It was Burns Night last week, which is always a joy. I love whisky and am very partial to haggis (tricky to source, as we only buy the outdoor roving haggis!).
A few years before MS hit, I went to a Burns Night supper where the only thing missing was bagpipes — beyond the ken for a bunch of Sassenachs to organize. The haggis, though, was addressed (we read Burns poetry to it) and I had borrowed a pucker kilt from my Scottish brother-in-law.
I’ve never wanted to be Scottish, though I’ve spent more time in Edinburgh (a product of a misspent youth in the arts) than any other city in the world, apart from London. My one published book, “Comics,” was all about standup comedy at the Edinburgh Festival.
Yet now I would dearly appreciate a Scottish ancestry, so that the kilt could be my winter garb. The reason? My functional electronic stimulation (FES) device. I got one last March, and found within a few weeks that the thing was easier to manage while wearing shorts. Yes, I have tried it with long trousers, but if a wire pops out or an electrode peels off your legs, that’s it. Walk over.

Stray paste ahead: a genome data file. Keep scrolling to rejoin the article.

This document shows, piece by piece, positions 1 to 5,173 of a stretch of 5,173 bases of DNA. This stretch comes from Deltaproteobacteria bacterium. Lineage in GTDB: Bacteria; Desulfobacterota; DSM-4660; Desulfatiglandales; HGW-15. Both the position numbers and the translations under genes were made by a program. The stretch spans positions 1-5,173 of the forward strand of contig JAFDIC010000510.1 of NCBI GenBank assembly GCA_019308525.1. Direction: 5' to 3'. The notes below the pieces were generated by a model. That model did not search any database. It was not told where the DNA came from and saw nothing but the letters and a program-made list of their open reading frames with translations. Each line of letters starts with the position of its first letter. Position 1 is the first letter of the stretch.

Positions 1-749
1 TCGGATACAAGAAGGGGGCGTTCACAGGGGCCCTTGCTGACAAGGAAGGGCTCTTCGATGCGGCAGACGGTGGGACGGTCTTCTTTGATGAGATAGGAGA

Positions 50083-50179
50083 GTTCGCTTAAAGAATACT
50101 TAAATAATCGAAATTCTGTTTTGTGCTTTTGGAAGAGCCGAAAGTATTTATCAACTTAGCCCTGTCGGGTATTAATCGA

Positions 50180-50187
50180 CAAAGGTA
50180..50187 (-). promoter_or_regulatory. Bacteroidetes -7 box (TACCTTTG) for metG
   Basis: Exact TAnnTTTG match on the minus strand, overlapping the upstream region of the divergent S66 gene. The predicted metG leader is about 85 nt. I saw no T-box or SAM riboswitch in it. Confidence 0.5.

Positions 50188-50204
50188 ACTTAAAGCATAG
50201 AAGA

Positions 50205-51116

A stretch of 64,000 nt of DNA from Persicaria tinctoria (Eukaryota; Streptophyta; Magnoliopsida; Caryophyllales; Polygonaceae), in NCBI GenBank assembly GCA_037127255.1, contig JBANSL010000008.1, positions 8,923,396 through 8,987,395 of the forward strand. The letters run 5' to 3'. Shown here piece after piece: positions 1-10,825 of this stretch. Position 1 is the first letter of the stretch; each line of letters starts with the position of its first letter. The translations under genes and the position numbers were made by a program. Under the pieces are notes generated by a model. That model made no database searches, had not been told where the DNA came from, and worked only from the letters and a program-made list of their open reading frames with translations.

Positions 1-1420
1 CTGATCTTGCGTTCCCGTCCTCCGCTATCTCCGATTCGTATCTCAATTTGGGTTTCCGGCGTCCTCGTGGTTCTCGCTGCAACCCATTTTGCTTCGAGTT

I spent a weekend at a luxury hotel last year for my 60th birthday and thought long trousers were definitely fitting. They made using my FES machine a nightmare — I’ve been in shorts ever since! I could do with some new ones. Roll on, summer.
To make shorts more palatable winter wear, I’ve taken to wearing that ’70s stalwart: leg warmers. Strangely, the ones that work best really do claim to be for teenage girls — I’m definitely a fraud.
Curiously, the first joke I ever had performed by a professional comic involved this garment. The early ’80s were a time when fashion was in one of its melange moments. The New Romantics were about to burst out, but for now ’60s, ’70s, punk and post-punk fashions co-existed.
A lot of explanation for a gag that worked for that brief moment of time.
Comic points to a lithe audience member: “You’re only wearing leg warmers to hide your flares!”
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